July 7, 2009
Dear Cris and Jackie,
There’s a song by Rivermaya, “Ulan.” One of the lines go, “Sinong ‘di mapapasayaw sa ulan? Sinong ‘di mababaliw sa ulan?” To translate: “Who wouldn’t dance in the rain? Who wouldn’t go crazy in the rain?”
For some reason, that line has always made perfect sense to me. The Philippines is hot. When it rains, little kids go out (sometimes naked) to dance underneath the rain. I think I’ve done it once or twice myself (naked or not, you’ll have to guess). And isn’t that something you felt?
Marching in the protest against Gloria Macapagal-Arroyo’s State of the Nation of Address, when it was so punishingly hot that the streets looked bleached white and you were sweating the gallon of water you were drinking, the whole energy you feel in chanting with thousands of your people, of hearts beating as one, of your feet moving together, and your bodies turned together in one direction…that builds something up. Just like the day getting progressively hotter, just like the column of people moving to Batasan Pambansa, there is an unbearable sense of something rising in you. Through the soles of your feet, up to your legs, and knees, and stomach, and your lungs, up your throat…something that once the skies open like floodgates, and the Jerks start rocking the stage, people can’t help but start dancing in the rain, can’t help but go crazy in the rain. Dancing with one spirit and with one feeling.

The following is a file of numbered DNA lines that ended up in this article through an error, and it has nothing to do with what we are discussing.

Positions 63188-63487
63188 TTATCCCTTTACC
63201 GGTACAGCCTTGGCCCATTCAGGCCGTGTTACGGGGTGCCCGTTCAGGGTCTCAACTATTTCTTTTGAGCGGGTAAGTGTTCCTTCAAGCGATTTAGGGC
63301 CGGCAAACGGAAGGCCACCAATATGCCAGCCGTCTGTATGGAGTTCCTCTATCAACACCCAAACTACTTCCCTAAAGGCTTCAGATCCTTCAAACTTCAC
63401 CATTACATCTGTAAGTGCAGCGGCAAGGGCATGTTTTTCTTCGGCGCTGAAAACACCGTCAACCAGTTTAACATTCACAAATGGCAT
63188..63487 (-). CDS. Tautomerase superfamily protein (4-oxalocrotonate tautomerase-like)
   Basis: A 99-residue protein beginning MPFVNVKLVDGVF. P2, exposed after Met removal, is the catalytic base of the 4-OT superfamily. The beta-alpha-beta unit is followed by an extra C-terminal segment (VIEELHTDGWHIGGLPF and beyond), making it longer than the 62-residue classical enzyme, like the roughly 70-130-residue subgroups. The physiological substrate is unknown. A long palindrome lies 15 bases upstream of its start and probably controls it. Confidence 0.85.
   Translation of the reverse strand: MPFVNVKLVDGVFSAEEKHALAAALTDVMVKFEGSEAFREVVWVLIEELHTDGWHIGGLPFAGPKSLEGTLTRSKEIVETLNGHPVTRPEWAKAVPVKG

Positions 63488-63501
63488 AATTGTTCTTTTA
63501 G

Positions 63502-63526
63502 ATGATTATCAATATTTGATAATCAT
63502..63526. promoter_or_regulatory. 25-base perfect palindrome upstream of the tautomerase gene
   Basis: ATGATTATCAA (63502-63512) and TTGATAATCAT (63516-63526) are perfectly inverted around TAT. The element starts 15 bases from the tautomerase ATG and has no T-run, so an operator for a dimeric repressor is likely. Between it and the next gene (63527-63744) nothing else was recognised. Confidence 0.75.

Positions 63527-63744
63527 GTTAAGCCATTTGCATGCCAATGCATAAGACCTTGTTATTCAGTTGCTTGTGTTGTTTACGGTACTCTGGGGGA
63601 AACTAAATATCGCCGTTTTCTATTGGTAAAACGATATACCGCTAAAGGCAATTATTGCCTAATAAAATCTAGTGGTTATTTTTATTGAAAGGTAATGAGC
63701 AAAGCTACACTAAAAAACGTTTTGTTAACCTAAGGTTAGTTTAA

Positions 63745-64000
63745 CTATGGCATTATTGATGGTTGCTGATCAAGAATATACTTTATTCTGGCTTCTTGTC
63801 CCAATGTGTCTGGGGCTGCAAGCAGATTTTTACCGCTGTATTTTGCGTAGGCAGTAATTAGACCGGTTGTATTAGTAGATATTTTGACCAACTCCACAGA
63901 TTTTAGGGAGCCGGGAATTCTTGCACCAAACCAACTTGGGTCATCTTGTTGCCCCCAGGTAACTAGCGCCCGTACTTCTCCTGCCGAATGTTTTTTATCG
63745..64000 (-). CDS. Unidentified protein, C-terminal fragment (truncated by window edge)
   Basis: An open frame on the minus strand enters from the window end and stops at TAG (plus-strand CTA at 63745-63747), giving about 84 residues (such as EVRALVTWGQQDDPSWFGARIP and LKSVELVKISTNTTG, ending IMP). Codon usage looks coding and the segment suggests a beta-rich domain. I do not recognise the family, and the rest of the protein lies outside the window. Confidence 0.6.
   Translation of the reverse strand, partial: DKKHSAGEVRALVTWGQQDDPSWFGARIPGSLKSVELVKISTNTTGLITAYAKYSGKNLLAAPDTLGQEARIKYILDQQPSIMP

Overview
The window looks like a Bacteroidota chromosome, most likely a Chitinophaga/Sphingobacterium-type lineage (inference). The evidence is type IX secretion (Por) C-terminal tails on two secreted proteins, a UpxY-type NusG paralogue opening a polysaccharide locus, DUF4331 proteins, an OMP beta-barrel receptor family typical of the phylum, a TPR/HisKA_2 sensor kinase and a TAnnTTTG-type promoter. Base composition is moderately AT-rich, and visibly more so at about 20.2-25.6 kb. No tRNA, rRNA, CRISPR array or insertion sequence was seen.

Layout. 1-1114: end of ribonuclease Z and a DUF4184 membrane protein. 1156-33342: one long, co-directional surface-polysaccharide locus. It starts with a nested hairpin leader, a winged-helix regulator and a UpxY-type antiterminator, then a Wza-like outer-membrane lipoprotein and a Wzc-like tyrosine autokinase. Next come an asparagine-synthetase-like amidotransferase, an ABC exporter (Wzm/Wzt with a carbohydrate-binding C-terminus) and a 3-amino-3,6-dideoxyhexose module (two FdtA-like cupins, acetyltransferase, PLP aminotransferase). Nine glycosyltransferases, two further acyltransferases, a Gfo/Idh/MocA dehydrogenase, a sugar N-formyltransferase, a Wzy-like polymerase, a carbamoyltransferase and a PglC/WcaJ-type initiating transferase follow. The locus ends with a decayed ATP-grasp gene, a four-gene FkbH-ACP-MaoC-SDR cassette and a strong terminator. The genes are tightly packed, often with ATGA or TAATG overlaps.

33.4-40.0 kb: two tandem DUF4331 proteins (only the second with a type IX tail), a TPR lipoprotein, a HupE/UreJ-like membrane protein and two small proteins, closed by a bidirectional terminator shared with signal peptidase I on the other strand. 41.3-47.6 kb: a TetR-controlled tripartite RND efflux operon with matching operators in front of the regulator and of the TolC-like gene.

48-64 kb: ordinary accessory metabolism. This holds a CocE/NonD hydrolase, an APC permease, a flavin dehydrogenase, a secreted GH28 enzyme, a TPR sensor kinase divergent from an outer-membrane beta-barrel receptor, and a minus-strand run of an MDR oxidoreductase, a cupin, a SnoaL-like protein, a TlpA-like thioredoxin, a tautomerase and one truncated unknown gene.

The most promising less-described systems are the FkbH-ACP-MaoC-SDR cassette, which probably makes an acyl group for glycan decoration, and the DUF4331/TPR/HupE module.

So, are you both really surprised that even though we were about to perform, we threw away our carefully saved umbrellas and ponchos and we started dancing? I imagine, not.
It is catharsis and release. And coming home.